Choosing an ERP Project Manager: Track Record

One very objective aspect of ERP project manager selection is a candid appraisal of his or her track record. These historical accomplishments may not be the ones that HR and executive leadership are used to measuring and evaluating, but a good PM will have left these legacies behind, wherever he or she has gone.

First, a project manager should have a proven history of staffing and developing high performance work teams. Recognizing this characteristic helps an organization avoid two types of errors that are potentially fatal to an ERP project’s success: First, ERP Project Manager should never be someone’s initial managerial role. Assigning someone to manage an ERP team who has not had extensive experience at leading teams is just dumb. The second error to avoid is naming a manager-as-hero to the position. You do not want someone who will ride into every crisis situation in the eleventh hour to save the day; you want someone who knows how to avoid crises in the first place. Your project manager should be at his happiest when his ERP team is developing, maturing, and making good decisions without him.

Diverse Experience

An ERP project manager should have a broad understanding of how different functional areas interact. This is normally a function of having had a variety of job experiences. To be sure, someone can acquire variety as a result of being shuffled around an organization, never bad enough to terminate and never good enough to promote. But if someone has a checkerboard background in different areas – both functional and different business units - as a result of being sent wherever help is most needed, then that individual is going to have a better comprehension of how the ERP pieces fit together than someone who has remained in one functional area his or her entire career.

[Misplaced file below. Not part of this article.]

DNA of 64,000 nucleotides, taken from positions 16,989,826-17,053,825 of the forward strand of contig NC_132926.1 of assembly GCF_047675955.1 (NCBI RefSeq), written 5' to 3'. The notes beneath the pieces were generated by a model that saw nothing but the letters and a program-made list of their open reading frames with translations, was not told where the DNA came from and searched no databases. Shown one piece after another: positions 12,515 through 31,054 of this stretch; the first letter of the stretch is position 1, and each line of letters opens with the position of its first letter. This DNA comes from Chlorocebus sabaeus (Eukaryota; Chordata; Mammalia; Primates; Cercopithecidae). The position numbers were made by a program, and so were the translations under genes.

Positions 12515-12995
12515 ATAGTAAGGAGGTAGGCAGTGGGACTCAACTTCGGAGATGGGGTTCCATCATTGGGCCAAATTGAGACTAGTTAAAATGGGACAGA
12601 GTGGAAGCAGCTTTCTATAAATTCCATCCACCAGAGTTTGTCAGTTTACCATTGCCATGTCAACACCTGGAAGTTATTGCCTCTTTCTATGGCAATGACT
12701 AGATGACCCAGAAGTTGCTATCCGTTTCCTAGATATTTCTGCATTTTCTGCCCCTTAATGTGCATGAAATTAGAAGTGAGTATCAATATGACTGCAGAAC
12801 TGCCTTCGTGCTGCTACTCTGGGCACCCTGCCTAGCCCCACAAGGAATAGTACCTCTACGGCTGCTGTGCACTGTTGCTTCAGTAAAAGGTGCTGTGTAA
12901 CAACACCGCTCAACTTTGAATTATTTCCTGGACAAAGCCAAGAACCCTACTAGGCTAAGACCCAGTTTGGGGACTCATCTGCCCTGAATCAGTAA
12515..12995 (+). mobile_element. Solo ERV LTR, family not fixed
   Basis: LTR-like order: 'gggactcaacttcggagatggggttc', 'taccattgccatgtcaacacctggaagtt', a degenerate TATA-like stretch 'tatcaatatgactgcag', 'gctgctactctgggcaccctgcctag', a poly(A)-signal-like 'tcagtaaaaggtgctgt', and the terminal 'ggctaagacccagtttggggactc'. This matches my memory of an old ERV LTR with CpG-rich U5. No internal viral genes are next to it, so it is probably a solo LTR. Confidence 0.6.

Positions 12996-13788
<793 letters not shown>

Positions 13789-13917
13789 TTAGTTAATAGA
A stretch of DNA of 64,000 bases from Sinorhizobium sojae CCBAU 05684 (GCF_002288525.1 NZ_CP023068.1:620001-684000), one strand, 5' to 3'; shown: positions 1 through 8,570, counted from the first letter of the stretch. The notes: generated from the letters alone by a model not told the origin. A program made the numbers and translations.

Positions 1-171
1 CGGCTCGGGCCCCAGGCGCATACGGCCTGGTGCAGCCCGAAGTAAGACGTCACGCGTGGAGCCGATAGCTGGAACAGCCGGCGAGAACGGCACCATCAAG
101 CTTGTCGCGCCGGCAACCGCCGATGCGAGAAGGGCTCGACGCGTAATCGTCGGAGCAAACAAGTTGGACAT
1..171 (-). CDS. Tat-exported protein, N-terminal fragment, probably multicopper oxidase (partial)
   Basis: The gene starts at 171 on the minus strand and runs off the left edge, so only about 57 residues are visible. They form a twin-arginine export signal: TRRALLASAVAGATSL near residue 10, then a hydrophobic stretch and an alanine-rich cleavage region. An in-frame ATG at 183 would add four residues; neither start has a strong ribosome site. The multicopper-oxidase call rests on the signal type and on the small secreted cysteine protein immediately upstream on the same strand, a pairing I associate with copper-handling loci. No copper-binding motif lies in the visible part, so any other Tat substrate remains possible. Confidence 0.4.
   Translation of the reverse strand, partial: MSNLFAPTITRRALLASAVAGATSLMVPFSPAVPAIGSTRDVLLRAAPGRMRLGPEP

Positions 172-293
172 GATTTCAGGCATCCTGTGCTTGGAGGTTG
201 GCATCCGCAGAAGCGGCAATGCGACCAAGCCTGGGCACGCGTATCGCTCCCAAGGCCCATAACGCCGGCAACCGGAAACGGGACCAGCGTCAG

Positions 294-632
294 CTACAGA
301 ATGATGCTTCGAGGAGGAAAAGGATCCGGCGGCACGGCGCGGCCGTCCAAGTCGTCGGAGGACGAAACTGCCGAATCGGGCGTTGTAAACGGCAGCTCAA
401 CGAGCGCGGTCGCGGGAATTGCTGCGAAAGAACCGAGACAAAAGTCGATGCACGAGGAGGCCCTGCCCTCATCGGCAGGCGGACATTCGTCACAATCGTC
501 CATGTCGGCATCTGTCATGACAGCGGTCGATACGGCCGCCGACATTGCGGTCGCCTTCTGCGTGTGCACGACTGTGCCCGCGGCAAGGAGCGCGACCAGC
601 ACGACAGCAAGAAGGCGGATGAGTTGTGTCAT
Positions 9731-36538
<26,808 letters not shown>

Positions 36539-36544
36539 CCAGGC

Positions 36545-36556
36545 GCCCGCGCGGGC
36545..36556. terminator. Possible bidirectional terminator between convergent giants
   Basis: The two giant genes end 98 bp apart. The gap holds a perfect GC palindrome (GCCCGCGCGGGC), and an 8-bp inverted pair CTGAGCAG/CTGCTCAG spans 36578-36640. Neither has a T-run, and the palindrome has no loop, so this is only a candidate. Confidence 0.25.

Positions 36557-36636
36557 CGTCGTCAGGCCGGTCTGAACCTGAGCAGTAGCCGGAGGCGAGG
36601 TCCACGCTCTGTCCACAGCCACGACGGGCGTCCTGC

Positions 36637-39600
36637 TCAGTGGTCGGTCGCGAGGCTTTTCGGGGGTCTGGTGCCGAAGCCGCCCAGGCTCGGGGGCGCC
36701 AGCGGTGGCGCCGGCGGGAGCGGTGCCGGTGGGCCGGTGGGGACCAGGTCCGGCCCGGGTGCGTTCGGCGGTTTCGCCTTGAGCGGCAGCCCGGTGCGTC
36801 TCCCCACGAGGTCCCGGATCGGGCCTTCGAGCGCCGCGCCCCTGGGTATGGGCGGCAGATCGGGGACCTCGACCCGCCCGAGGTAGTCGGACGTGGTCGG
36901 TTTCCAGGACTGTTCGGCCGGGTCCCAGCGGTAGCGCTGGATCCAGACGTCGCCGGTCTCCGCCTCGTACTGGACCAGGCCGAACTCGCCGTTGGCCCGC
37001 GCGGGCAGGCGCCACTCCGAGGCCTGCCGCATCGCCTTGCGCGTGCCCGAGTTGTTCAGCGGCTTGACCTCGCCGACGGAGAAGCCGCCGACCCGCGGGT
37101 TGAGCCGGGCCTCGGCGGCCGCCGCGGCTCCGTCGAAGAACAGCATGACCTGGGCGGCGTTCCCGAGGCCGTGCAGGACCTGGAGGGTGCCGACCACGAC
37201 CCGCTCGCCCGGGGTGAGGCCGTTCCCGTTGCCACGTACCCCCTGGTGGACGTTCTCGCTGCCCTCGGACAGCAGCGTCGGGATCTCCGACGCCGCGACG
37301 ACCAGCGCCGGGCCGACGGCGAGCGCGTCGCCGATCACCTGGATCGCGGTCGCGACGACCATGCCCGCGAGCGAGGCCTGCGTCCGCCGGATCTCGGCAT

An ERP project manager should know how to use computers to make money, and have a track record of being a competent adopter of new systems. In every organization, there are people who have a long career history of being involved in designing, developing, testing, and/or using new computer systems as they have been introduced. This is not because it is a specific part of their job description; it is because they are interested in it and good at it. Your IT department can identify these people by name.

A project manager must be able to articulate a vision. In the midst of the ERP implementation, things can appear so chaotic, and activity so disjointed, that it is important to the team, and the organization for the project manager to be able to pull back every so often, to remind everyone of the vision, and to connect all of the on-going activity to the attainment of the vision.

These are things that can be determined about a potential ERP project manager, just by examining their work history, and talking with former peers and subordinates. When it comes to a successful ERP implementation, leadership skills trump all other considerations.

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Tom Stephenson

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Tom Stephenson